August 2014

Will George

features

An Interview with Mary Beard

"What have the Romans ever done for us?" John Cleese grouches in Monty Python's Life of Brian. To be fair, didn't they give us the aqueduct? Roads? Modern sanitation? Medicine? "Alright, but apart from the sanitation, the medicine, education, wine, public order, irrigation, roads, the fresh water system, and public health..."

Apart from that, the Romans may have invented the modern joke, Mary Beard startlingly suggests in Laughter in Ancient Rome: On Joking, Tickling, and Cracking Up. That would be a double surprise. Not only is it more natural to think of joking as the result of evolution rather than invention, surely jokes must be as old as language -- and even older, if you count sight gags. Is inventing the modern joke something the Romans could ever have done for us?

Still more surprisingly, Laughter in Ancient Rome says that the Romans didn't smile, and their laughter, to judge by surviving sources, may not have principally expressed mirth. So what cracked the Romans up? What ulterior motives did laughing serve?

Mary Beard is professor of classics at Cambridge University, recipient of the OBE, and a columnist for The Times (London). Via email Beard graciously answered my questions about her engaging and provocative exploration of ancient laughter.


What first attracted you to Roman laughter? Did some particular text lead you to the subject?

The book originated in a series of lectures I gave in Berkeley in 2004. I was spending three months at the Getty Research Institute (a great place), and I sat by the pool and thought, "I want to do something different from before; something fun." I had just examined Roman militarism in my book The Roman Triumph. The irony is that laughter is probably as nasty as the stuff in the Triumph book, which is about power and control.

Apart from acts of tickling, the main cases of Roman laughter discussed in the book are the laughter of derision (an expression of mockery not connected with mirth), sycophantic or insincere laughter, laughter at the unwitting humor of animals (especially monkeys' mimicry of humans), and laughter attached to deliberate humor (verbal, physical, and situational). But there isn't much discussion of the laughter of embarrassment (at the breach of some taboo, for example). Did the Romans recognizably laugh out of embarrassment as we do?

It depends what you mean by "embarrassment." The example I start the book with could be seen as embarrassment. Sitting in the amphitheatre, the historian Cassius Dio laughs at the emperor Commodus, who has just beheaded an ostrich and is waving it at the senators on the front row. (Here Dio stifles a laugh in his sleeve.) It's very hard to know whether this reaction counts as embarrassment. There is of course a black hole here -- how far we can recognize embarrassment 2,000 years ago.

The Romans never smiled -- or at least, they smile much, much less than we do, the book surprisingly claims. This is partly a question of translation; Latin, I gather, has no word exactly corresponding to English "to smile," and where some translators take ridere to mean "to laugh or smile," you read it more strictly as "to laugh." Still, this isn't purely a verbal matter: you do say that smiling "did not mean very much in the range of significant social and cultural gestures at Rome" and "smiling as we understand it was an invention of the Middle Ages." So as a rule, on those occasions where we would merely smile at a joke, would the Romans have laughed audibly or remained stony-faced? Or did they have some other way to express mild amusement?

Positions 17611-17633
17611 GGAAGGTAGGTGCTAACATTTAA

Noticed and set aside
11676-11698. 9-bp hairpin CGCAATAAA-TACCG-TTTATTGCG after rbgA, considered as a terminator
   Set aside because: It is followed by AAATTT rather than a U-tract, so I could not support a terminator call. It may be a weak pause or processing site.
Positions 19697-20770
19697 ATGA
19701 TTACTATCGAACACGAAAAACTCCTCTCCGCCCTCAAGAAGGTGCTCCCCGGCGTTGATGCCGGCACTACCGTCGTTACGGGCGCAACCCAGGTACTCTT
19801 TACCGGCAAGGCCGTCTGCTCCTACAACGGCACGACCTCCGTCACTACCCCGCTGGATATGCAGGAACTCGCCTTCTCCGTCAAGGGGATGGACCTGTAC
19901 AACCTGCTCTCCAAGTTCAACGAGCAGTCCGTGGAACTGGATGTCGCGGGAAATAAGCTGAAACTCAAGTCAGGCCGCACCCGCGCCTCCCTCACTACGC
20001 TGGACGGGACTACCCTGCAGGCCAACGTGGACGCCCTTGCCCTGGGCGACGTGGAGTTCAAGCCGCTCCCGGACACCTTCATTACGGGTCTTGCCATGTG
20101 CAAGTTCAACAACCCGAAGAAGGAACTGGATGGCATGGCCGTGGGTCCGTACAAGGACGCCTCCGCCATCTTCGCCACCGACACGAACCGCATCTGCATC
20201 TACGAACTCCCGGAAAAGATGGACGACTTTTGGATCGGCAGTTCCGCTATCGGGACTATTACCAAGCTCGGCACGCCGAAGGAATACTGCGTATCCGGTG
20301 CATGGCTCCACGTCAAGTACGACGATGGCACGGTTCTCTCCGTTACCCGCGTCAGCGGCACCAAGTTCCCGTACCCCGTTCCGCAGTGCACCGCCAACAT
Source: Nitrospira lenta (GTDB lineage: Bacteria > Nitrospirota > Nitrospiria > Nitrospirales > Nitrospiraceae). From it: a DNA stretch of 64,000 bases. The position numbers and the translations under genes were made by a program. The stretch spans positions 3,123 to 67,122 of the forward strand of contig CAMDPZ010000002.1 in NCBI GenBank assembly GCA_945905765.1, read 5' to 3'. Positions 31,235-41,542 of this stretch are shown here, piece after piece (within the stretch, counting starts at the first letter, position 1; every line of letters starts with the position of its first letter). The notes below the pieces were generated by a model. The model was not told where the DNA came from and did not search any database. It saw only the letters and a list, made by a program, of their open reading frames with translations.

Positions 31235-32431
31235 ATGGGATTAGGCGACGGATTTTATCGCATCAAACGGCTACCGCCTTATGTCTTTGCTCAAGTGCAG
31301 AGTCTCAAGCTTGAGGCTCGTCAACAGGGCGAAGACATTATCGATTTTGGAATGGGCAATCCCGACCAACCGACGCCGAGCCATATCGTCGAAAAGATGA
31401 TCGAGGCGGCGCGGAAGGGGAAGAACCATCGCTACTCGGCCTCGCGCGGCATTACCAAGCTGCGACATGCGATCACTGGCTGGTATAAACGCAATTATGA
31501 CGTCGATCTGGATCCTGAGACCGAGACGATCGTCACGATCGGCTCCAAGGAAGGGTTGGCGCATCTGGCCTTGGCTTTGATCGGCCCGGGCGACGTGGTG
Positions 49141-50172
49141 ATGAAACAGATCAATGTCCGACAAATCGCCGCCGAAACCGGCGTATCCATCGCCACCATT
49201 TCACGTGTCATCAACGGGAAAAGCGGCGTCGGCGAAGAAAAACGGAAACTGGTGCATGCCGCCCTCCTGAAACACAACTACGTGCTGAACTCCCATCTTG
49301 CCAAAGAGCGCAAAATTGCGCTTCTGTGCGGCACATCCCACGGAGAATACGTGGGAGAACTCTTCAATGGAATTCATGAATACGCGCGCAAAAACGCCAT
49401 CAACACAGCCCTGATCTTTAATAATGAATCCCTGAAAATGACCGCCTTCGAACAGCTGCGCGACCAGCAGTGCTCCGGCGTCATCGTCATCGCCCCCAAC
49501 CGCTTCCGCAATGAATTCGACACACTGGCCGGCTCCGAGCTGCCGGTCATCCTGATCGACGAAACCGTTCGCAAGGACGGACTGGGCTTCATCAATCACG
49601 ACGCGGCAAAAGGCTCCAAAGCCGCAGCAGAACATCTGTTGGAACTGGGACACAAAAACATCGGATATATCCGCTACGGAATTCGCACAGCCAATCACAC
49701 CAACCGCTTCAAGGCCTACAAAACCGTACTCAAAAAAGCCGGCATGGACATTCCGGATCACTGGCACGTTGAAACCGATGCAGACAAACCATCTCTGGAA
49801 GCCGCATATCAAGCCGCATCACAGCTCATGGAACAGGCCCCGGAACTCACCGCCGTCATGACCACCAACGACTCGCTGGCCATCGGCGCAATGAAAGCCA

This is a really tricky one. Our own "social signifiers" stress the smile (we smile in recognition, at feeble jokes). Roman texts simply do not allow us to see how the form of the mouth went. They must have "smiled" (so I think) in terms of curling the mouth or lips, but they don't write about it like that. So there we are, face to face with the problem! The issue is what Romans would have done when a joke was mildly amusing. We don't know -- but they didn't (or wouldn't or couldn't) have called it "smiling," with all its modern connotations. There really is no sign of the idea of the "smile" as we know it.

Diners at a Roman banquet might find themselves in company of a "parasite," a sycophantic scrounger who, in return for food, laughs at his patron's jokes, no matter how unfunny. How widespread was this practice of paying people for their laughter?

We are dealing here with the upper echelons of Roman society, as almost always in our study of antiquity. There we see "laughter" as a marker of power. I think we can't know how widespread the practice of laughing at a patron's "unfunny" jokes really was.

Is this a sign that the Romans placed an unusually high social value on laughter?

It is a very powerful image, and the anecdotes (in ancient sources) show how widespread was the idea that laughter conditions power.

Does the fact that laughter could be bought with table scraps suggest that the Romans didn't rate it so highly after all?

Of course, we do not know how the hierarchy of the dinner really worked. Modern dinners may not be so very different: are diners inevitably ranked, or are they equal by virtue of dining together?

The book emphasizes laughter's use as a "weapon" -- its role in various Roman power struggles (political, legal, domestic). Indeed the major sources, such as Cicero's On the Orator, aren't about laughter-raising for its own sake, but its tendentious use in legal and political rhetoric (in particular, to attack an opponent). But mightn't this emphasis on the "weaponized" use of laughter be biased by the existing contemporary discussions? Though not the main concern of the orator, surely most Roman laughter was indulged for its entertainment value and so forth. Wasn't its use as a "weapon" the exception rather than the rule?